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18 August 2020

What I have learnt from my recent SAP cybersecurity engagements

While a pre-implementation security acceptance test has been a common feature of any large system implementation, it has often been ignored in cases of SAP implementations. This is mostly due to the complex SAP implementation projects, which can often take more than a year. This means that the project team is no longer available when security vulnerabilities/issues start to unravel a few months after go-live. End result - there is no one to own and fix up these security vulnerabilities/issues!

I have been involved in pre-implementation system security testing for many large SAP projects. In this blog, I want to share my experiences, which should be helpful for organizations currently undergoing SAP implementation and wondering how and when they should address security aspects in their project.

This is not an exhaustive list and definitely not based on a large data set. However, based on my discussions with many experts in this area, I suspect this is true for most SAP implementation projects.

So, here are my top ten learnings: 

  1. First of all, senior management involvement is a must. SAP security should be a topic for the steering committee and not delegated to the project team.
  2. SAP security testing is not just about testing user access or SoD conflicts. While excessive and conflicting user access is a common issue, these are not the only security challenges in an SAP implementation.
  3. SAP system hardening is very important. Organizations have security standards/baselines for most of their technologies including operating systems, databases, firewalls, web servers, etc. However, not many have a defined security hardening standard for their SAP technologies (such as NetWeaver Application Server (‘AS’), HANA database, SAProuter, etc). Remember, a large number of security vulnerabilities can be addressed by avoiding system misconfigurations.
  4. SAP security cannot be decoupled from the infrastructure security. Network segregation of SAP systems, hardening of SAP servers, and securing communication protocols are as important as securing the SAP system itself. Therefore, SAP security testing should cover the entire SAP system network and not just the application layer.
  5. SAP Production (‘PRD’) systems are not isolated from Development (‘DEV’) and Quality Assurance (‘QA’) systems. Do not exclude SAP DEV and QA systems from security testing. Privilege escalation exploits often work through system hopping from less secure DEV/ QA systems to more secure PRD systems.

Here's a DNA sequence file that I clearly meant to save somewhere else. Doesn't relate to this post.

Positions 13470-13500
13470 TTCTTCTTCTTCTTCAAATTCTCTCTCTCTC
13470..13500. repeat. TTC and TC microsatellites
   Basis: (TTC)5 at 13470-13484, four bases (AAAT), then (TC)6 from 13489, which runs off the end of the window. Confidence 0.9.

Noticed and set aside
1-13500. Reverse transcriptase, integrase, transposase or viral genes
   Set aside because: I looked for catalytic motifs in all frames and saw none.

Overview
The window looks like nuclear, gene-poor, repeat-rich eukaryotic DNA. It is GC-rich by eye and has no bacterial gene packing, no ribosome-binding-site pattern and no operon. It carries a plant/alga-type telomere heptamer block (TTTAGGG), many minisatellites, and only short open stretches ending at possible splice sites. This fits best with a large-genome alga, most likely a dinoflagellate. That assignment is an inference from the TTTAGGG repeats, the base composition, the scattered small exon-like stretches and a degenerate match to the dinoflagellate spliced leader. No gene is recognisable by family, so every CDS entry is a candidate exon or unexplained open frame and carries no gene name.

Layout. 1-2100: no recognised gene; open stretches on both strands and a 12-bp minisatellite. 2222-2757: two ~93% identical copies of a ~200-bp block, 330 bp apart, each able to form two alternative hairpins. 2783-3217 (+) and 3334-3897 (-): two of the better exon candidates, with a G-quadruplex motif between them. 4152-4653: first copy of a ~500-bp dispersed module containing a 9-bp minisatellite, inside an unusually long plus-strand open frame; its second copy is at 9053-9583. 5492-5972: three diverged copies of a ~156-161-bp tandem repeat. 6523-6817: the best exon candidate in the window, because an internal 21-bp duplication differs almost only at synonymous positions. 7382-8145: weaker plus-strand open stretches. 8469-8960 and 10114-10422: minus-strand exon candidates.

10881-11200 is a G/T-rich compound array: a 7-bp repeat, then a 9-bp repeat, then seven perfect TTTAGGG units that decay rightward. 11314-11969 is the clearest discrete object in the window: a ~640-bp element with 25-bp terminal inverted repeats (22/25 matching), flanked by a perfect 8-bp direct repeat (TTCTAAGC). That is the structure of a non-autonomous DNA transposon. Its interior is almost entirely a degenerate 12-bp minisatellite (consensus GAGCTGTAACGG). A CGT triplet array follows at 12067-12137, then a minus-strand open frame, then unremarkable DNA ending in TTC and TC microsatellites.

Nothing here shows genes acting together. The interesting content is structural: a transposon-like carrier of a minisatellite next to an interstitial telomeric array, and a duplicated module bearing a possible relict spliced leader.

6. Organizations are generally surprised with the large number of security vulnerabilities identified by SAP security testing, and they are often not prepared for it. Plan sufficient time to address security vulnerabilities identified.
  7. SAP releases monthly security patches. Given the typical duration of SAP implementation projects, it means that a large number of security patches will be missing at the time you go live. It is important that the project team monitors and apply security patches, even before you 'go live'.
  8. A typical SAP project includes multiple SAP systems (such as S/4 HANA, Fiori, Solution Manager) and each of these SAP systems have multiple environments (DEV, QA and PRD). Securing and monitoring so many SAP systems manually is a challenge. Organizations should consider implementing automated SAP security monitoring systems early in the project.
  9. Code quality is another key source of security vulnerability and most SAP projects have a large number of custom codes. While code security vulnerability testing should be part of SAP security testing, you should focus on enforcing a secure 'code lifecycle management'. This typically should include documented secure coding guidelines, training for programmers as well as checking security vulnerabilities as part of the development process.
  10. Finally, there is never a right time to conduct security testing. That is, if you listen to the project team! Security testing is usually not scheduled in the project timeline. When the question of security testing is raised, the project team often use ‘lack of time’ to justify pushing security testing after go-live. Remember, a little delay is better than going live with an insecure SAP system. Security testing should always be performed before the system goes for User Acceptance Test (‘UAT’).

Good planning is essential to ensure ongoing security of your organization’s most valuable IT asset. It is cheapest and most efficient to address security aspects as early as possible in the project.